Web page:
Should we call it Taubachian?

These are some unifacial microlithic artifacts ( length about 3 cm) from the last Interglacial Travertine at Burgtonna, about 20 km north west from Weimar; Germany. The artifact on the left has been made from a Levallois flake, the other tool was probably made from an opportunistic core. Both are made of flint.

The last interglacial, the Eemian (ca. 125 k.a. ago), with a duration of between 11-12 k.a. is characterized by a typical succession of plant communities, making it possible to correlate archaeological sites with good pollen records to specific parts of the Eemian. Therefore, Eemian Interglacial deposits hold the potential to function as high resolution archives for the study of Neanderthal behavior.

In central Europe, pollen profiles indicates the broad-leaved forest dominated by oak and elm, with participation of lime, maple and ash in the first half of the Interglacial and hornbeam at the optimum phase. During the second half of warm period, the gradual cooling and increasing humidity of climate brought about a development of dark-coniferous communities. Newer research shows, that Neanderthals were well adapted to such environments.

Recently, a GIS Maximum Likelihood Classification from 22 paleoclimate zones in Europe was created in order to assess where Neanderthal sites were located in relation to climate variables. The modeled climate zones examined in relation to last interglacial site locations demonstrates Neanderthals had a preference for Warm Temperate and Mesic climates and did not commonly select site locations near climate margins to exploit an array of food resources. Warm Temperate and Mesic climate zones may have been more seasonally stable for plant and animal populations, and in turn experienced less fluctuation in resource availability.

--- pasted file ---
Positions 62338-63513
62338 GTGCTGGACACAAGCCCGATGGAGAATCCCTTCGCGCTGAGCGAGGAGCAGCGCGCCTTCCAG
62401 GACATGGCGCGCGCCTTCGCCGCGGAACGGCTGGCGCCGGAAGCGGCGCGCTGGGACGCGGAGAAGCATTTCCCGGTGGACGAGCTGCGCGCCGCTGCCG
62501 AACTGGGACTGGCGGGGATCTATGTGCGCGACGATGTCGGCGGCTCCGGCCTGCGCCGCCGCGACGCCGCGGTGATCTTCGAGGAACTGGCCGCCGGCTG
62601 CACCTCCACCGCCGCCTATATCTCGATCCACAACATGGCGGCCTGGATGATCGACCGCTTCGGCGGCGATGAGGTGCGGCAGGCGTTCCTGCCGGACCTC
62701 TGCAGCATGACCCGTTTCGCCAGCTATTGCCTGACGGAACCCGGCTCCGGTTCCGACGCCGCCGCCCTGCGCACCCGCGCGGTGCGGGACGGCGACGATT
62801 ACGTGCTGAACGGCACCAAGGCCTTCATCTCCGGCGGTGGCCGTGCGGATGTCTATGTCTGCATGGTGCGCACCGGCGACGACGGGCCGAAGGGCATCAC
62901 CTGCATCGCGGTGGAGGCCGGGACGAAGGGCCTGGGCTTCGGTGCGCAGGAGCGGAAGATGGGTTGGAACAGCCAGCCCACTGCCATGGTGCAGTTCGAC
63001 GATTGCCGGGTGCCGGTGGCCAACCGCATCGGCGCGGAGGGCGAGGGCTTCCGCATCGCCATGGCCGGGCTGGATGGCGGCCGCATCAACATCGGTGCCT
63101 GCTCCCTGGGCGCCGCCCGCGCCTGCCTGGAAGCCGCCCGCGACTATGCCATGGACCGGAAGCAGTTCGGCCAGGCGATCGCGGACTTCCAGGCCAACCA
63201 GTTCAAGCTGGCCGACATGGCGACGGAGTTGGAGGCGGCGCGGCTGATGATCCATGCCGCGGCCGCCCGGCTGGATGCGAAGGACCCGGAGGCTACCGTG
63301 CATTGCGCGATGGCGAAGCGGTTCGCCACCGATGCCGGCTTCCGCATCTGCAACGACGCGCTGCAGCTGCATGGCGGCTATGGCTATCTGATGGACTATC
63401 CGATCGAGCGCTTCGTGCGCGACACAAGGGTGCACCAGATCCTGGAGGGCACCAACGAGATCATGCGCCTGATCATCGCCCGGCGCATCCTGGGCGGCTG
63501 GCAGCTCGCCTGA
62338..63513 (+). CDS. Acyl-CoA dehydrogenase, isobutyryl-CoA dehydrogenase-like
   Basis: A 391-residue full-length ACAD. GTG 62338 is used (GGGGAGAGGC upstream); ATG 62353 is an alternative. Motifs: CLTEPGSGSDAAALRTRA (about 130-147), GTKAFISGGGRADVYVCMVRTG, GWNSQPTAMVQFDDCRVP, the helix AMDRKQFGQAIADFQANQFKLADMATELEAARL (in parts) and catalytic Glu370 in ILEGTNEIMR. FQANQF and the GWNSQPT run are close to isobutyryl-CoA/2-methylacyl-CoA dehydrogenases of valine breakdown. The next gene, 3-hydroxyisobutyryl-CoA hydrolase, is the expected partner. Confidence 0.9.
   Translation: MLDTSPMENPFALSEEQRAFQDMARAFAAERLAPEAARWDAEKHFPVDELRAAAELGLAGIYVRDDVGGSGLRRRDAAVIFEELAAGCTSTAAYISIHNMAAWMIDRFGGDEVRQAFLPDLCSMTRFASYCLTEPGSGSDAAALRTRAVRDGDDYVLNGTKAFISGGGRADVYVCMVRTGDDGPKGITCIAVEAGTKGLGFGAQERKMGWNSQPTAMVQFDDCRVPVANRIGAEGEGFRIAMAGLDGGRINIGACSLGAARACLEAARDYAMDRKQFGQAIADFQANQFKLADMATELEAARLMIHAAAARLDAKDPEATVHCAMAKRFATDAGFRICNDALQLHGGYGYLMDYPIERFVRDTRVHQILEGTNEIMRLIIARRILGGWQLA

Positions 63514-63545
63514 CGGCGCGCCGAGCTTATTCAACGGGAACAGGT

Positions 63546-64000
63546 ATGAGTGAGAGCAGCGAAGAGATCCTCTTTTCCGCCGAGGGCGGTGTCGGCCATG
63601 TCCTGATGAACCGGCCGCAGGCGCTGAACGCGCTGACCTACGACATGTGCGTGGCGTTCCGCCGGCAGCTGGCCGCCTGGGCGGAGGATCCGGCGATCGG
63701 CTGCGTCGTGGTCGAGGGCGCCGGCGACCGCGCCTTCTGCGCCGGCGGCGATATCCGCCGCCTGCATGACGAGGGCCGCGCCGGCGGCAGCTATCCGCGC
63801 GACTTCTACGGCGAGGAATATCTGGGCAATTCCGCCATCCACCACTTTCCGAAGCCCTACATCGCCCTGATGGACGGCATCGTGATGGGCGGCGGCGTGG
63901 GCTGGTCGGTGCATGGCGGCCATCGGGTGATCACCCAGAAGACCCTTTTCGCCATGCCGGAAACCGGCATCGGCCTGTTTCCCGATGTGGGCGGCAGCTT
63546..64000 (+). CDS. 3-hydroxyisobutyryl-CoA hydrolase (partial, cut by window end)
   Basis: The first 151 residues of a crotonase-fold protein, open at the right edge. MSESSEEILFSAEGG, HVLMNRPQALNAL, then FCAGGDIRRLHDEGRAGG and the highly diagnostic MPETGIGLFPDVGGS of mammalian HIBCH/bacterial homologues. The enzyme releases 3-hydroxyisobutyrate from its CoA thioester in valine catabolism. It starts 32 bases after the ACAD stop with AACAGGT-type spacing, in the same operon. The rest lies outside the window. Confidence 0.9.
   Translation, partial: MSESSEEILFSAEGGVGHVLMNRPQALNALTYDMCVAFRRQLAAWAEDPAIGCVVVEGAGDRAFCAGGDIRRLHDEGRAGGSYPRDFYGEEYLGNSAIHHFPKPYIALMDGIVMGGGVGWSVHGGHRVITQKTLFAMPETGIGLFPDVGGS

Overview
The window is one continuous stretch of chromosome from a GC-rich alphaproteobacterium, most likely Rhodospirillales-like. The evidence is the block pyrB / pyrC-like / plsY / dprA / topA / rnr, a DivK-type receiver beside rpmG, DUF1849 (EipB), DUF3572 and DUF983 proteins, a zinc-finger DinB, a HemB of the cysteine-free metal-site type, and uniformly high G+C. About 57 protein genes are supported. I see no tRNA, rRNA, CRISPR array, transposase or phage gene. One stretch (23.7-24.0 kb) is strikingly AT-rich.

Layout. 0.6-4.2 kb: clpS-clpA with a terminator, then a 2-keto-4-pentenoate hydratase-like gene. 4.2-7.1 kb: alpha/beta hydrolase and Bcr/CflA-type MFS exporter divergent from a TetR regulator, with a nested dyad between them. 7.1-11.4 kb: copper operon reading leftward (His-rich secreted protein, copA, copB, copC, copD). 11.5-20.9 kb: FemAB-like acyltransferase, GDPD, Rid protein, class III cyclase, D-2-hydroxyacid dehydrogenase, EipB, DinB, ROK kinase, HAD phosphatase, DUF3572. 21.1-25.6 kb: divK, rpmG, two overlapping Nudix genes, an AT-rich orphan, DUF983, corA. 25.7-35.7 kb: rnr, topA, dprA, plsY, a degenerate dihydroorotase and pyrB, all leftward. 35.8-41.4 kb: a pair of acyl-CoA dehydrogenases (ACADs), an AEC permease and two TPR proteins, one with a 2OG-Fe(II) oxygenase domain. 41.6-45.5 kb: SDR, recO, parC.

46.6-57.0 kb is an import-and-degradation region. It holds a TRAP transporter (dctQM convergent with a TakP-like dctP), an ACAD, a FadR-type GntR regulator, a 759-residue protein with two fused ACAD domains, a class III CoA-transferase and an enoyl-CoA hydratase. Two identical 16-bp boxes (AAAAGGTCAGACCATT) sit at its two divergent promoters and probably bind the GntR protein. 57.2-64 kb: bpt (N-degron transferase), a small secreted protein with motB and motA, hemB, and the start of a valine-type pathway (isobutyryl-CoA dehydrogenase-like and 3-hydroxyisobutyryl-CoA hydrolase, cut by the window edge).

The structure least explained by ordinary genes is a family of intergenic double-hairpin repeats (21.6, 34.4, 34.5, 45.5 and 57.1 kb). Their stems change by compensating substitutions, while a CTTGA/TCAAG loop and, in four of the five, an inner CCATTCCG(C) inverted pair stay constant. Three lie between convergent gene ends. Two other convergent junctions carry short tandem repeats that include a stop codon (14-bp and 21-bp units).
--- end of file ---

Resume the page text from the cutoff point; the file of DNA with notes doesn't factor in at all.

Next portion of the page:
MIS5 sites from Central Europe in general have yielded microlithic assemblages and Neanderthal remains. Some of these assemblages have been named Taubachian (Valoch 1984). These assemblages are often related to hot water springs, or lake shores. Eemian life in central Europe may have been concentrated around such small lakes and springs  where people waited for incoming animals. Ambush hunting was probably common. Scavenging might have been easy, especially for rhino. The archaeological finds at most of these sites are embedded in a fine-grained sedimentary matrix or travertine.

The preservation of the finds tends to be excellent; plant remains are often preserved and bone surfaces do not generally show signs of significant post depositional alteration and still reveal the finest cut- and scrape-marks.  The animal remains are especially those of one or two great herbivores (bovines, horses). Among the fauna, there are also remains of large mammals as elephants and rhinoceros. In some assemblages, these remains are numerous (for example Gánovce in Slovakia or Taubach in Germany).